By Ian Kuijt
Drawing on either the result of contemporary archaeological study and anthropological concept, prime specialists synthesize present considering at the nature of and edition inside of Neolithic social preparations. The authors research archaeological info inside of various methodological and theoretical views to reconstruct key facets of formality practices, hard work association, and collective social id on the scale of the family, neighborhood, and region.
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Additional resources for Anthropology Life in Neolithic Farming Communities - Social Organization, Identity, and Differentiation
The subsistence strategy of food-producing communities in the PPNA still had more in common with complex foraging groups than with simple foraging ones (Woodburn 1982 in Henry 1991), as it aimed at attaining greater security through intensified resource exploitation and development of surpluses. Population growth, coupled with scarcity or depletion of resources, increases the importance of social organizations and mechanisms that principally function to “close down” and formalize access to resources and intensify their exploitation.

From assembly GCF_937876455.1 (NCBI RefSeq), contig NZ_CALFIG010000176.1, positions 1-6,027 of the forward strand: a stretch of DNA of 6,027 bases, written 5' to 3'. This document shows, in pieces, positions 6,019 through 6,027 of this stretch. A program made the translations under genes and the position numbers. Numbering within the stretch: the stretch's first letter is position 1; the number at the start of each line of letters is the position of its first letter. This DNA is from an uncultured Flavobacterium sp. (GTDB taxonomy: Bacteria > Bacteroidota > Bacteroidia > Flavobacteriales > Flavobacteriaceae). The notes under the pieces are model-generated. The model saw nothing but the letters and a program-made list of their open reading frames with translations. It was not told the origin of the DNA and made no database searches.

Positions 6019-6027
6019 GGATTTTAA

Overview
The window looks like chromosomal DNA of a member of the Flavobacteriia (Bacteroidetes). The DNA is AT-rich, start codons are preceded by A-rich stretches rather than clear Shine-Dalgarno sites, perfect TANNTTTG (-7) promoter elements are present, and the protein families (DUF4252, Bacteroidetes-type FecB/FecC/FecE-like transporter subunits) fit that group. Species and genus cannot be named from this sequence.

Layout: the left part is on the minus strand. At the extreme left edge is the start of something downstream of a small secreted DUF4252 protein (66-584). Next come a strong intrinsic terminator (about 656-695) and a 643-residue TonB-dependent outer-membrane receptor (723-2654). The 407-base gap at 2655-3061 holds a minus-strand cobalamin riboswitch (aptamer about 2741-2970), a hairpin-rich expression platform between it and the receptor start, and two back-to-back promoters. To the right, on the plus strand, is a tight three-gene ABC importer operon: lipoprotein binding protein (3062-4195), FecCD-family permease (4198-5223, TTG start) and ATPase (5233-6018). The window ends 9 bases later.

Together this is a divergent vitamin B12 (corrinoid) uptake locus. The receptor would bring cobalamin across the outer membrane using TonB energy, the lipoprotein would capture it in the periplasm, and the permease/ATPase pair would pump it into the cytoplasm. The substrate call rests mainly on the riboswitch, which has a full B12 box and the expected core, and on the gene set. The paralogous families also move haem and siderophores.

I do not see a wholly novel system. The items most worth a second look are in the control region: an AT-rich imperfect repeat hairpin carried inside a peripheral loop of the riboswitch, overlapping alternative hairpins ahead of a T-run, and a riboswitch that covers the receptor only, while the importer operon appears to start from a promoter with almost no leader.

Perhaps the greater mobility of the later Natufian may be partly responsible for the disappearance of the decorated burials. Most of the Late Natufian burials were recovered from Eynan (Mallaha), Hayonim Cave, and el-Wad, where the numbers of burials dwindle and most of them are secondary. The same also holds for the burials at the Late/Final Natufian site of Nahal Oren (Grognier and Dupouy-Madre 1974). The decorative items recovered from graves in the Early Natufian did not constitute burial offerings but were personal jewelry or, more probably, garment ornaments.
It is worth noting that these reactions of the Final Natufian/Early PPNA communities were different from those of the Early Natufians some 2000 years earlier. The transition to full sedentism was not smooth, and sometimes progress was hindered and reversals occurred. Thus, the Harifian culture from the Negev (dated to 10,700-10,100 bp) and the Abu Madi I entity (10,100-9,700bp) from southern Sinai (BarYosef 1985), which are partially contemporaneous with the PPNA of the Jordan Valley, preserved more elements of the core-area Natufian tradition in lithic technology and settlement pattern than have contemporaneous assemblages recovered from the core-area itself and its neighboring regions along the Levantine Corridor.
Anthropology Life in Neolithic Farming Communities - Social Organization, Identity, and Differentiation by Ian Kuijt